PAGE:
Soviet subs held out in WWII underwater duels

The USSR had only two entrances to the open ocean, but both the North Pole and the Far East did not present the necessary possibilities to set up full naval infrastructures. Photo: M-98. Source: Archive photo

The USSR had only two entrances to the open ocean, but both the North Pole and the Far East did not present the necessary possibilities to set up full naval infrastructures. Photo: M-98. Source: Archive photo

Behind the success of Russia's modern submarine fleet, considered among the world’s strongest, lie decades of gruelling work that began long ago during World War II, when Soviet submarines held their own against enemy vessels.

The Soviet submarine fleet was the largest in the world on the eve of WWII. It was twice as large as the U.S. fleet in terms of numbers, and almost four times the size of the Kriegsmarine, the German navy.

Challenges placed before it, nevertheless, were rather narrow. The USSR’s geographical position, perforce, prevented it from fighting for supremacy in the oceans. The Soviet Union had only two entrances to the open ocean, but neither the North Pole nor the Far East presented the necessary opportunities to set up full-fledged naval infrastructure.

Great Patriotic War of 1941-45.The Black Sea Fleet. Ships and submarines on a mission, 1942. Source: Alexander Sokolenko/RIA NovostiGreat Patriotic War of 1941-45.The Black Sea Fleet. Ships and submarines on a mission, 1942. Source: Alexander Sokolenko/RIA Novosti

What remained were only closed seas: the Black Sea and the Baltic Sea. It was believed after the beginning of the war that the Soviet navy would be able to strike enemy communications located in these regions. But the Soviet submarines could not compete with those from Germany, while the position of the United Kingdom (which then had the biggest fleet in the world) in the event of a war was unclear. The decision to develop the submarine fleet was therefore very logical. Relatively low production costs helped create a powerful force, capable of playing an important role in the war's naval battles.

Underwater duels

One contemporary Russian historian claims that in terms of the number of German subs sunk, the Soviet Navy outdid all its Western allies. Gennady Drozhzhin, in his 2004 book ‘Asy Podvodnoi Voiny’ (“Aces of the Underwater War”), writes that out of the nine active Kriegsmarine submarines sunk, four were destroyed by Soviet subs. Bona fide underwater duels were fought between the seamen. The theatres of war were the cold waters of the Baltic and Barents Seas.

A Shchuka submarine during WWII. The St. Petersburg Central Naval Museum. Source:  Alexander Sokolenko/RIA NovostiA Shchuka submarine during WWII. The St. Petersburg Central Naval Museum. Source: Alexander Sokolenko/RIA Novosti

In this underwater war, the Soviet Navy won a close victory, destroying four subs while losing three. The day after Germany invaded the USSR, a German U-144, using its superior armaments, sank a Soviet M-98 sub, only to meet the same fate a month and a half later. Off the coast of Estonia a Soviet ‘Schuka’-class submarine fired two torpedoes and obliterated the German vessel.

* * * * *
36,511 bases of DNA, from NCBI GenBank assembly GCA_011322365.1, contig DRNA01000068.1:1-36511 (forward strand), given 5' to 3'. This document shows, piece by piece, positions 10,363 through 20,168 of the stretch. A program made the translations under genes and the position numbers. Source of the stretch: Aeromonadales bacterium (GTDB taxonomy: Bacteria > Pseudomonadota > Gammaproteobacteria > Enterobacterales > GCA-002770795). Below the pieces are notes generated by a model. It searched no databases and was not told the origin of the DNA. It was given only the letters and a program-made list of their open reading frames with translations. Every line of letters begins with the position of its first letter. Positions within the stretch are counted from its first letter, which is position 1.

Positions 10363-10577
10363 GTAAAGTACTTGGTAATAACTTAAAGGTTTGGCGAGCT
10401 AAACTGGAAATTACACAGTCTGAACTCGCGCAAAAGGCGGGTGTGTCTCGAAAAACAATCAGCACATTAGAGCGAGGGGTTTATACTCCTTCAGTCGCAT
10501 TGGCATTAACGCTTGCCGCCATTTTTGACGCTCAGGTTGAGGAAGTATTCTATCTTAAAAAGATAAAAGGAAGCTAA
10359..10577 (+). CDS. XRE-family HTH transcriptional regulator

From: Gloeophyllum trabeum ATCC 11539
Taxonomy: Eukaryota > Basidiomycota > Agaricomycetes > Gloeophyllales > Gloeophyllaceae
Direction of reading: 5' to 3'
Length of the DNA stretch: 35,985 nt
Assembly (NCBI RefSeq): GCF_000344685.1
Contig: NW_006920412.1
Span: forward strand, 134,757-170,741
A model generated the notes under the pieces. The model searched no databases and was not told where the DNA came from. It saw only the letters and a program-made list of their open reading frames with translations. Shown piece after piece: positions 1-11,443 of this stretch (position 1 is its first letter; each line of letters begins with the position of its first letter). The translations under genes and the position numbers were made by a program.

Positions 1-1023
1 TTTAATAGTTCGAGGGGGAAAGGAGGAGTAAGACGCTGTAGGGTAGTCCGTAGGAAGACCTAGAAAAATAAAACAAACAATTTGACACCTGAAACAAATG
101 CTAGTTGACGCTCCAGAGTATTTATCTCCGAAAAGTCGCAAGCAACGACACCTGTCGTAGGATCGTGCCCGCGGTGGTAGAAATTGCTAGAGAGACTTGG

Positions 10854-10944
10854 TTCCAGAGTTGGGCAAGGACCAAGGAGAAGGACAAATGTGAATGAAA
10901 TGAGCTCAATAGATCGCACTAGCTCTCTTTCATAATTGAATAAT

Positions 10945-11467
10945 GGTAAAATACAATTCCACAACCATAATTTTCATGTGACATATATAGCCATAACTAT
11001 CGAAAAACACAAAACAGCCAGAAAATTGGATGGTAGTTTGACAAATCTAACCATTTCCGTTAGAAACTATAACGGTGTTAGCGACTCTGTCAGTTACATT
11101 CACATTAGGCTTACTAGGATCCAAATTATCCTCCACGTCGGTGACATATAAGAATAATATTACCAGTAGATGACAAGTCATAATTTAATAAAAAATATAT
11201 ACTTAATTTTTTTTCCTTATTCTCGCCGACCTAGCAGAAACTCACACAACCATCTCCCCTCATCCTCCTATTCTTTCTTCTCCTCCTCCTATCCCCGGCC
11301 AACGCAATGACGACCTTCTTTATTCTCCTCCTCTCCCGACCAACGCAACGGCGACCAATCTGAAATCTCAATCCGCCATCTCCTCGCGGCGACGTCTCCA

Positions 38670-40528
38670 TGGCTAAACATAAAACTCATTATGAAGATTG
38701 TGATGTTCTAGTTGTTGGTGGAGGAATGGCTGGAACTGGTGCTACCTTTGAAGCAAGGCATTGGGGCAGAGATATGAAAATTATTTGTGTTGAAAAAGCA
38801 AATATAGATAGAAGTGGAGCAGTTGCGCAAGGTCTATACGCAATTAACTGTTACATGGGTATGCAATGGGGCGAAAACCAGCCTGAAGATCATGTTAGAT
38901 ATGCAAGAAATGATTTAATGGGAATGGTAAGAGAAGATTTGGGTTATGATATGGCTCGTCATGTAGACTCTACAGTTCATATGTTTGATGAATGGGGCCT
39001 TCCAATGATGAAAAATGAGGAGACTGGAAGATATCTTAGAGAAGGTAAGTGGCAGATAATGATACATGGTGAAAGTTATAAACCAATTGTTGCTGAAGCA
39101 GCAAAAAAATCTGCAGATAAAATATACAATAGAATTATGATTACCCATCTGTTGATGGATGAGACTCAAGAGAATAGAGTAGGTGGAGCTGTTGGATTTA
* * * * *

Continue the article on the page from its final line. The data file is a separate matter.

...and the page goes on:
Two years later another duel ended with a Soviet victory: Three Soviet torpedoes struck a German U-639 sub that was laying mines on the surface in the Barents Sea.

The USSR's underwater weapons

Although the Soviet submarines were quick and effective in the battles of WWII, the ‘Malyutka’ series submarines could not really be described as serious weapons. While they were compact and could therefore be transported on railways, they were not comfortable for the crew, even though the crew could adapt to this. But most importantly, they were not safe. The sub had only one firing installation, it was not sturdy enough to submerge to a depth that was required for battle and a heavy storm could break it in half.

The Black Sea Fleer. Malyutka submarine is pictured in the mouth of the Kopi River. Source: Alexei Mezhuyev/TASSThe Black Sea Fleer. Malyutka submarine is pictured in the mouth of the Kopi River. Source: Alexei Mezhuyev/TASS

Amazingly, however, it was the ‘Malyutka’ that became the most effective Soviet sub during WWII. They were responsible for destroying more than 60 enemy transport ships and eight combat vessels. The crew's training compensated for the sub’s technical insufficiencies and allowed them to achieve impressive results.

The Soviet ‘Srednyaya’ (S) series submarine was a novelty for its time. It could not employ all its combat potential on the compactly mined shoals of the Baltic Sea, but what it did, it did remarkably.

Paradoxically, the prototypes for the S-series submarines were German equivalents, but the Soviet subs altered the original design, adapting it to Soviet equipment and armaments. The result was a universal submarine, with enormous potential, illustrated by the incredible fact that one S-series submarine was attacked with depth charges hundreds of times and not damaged even once.

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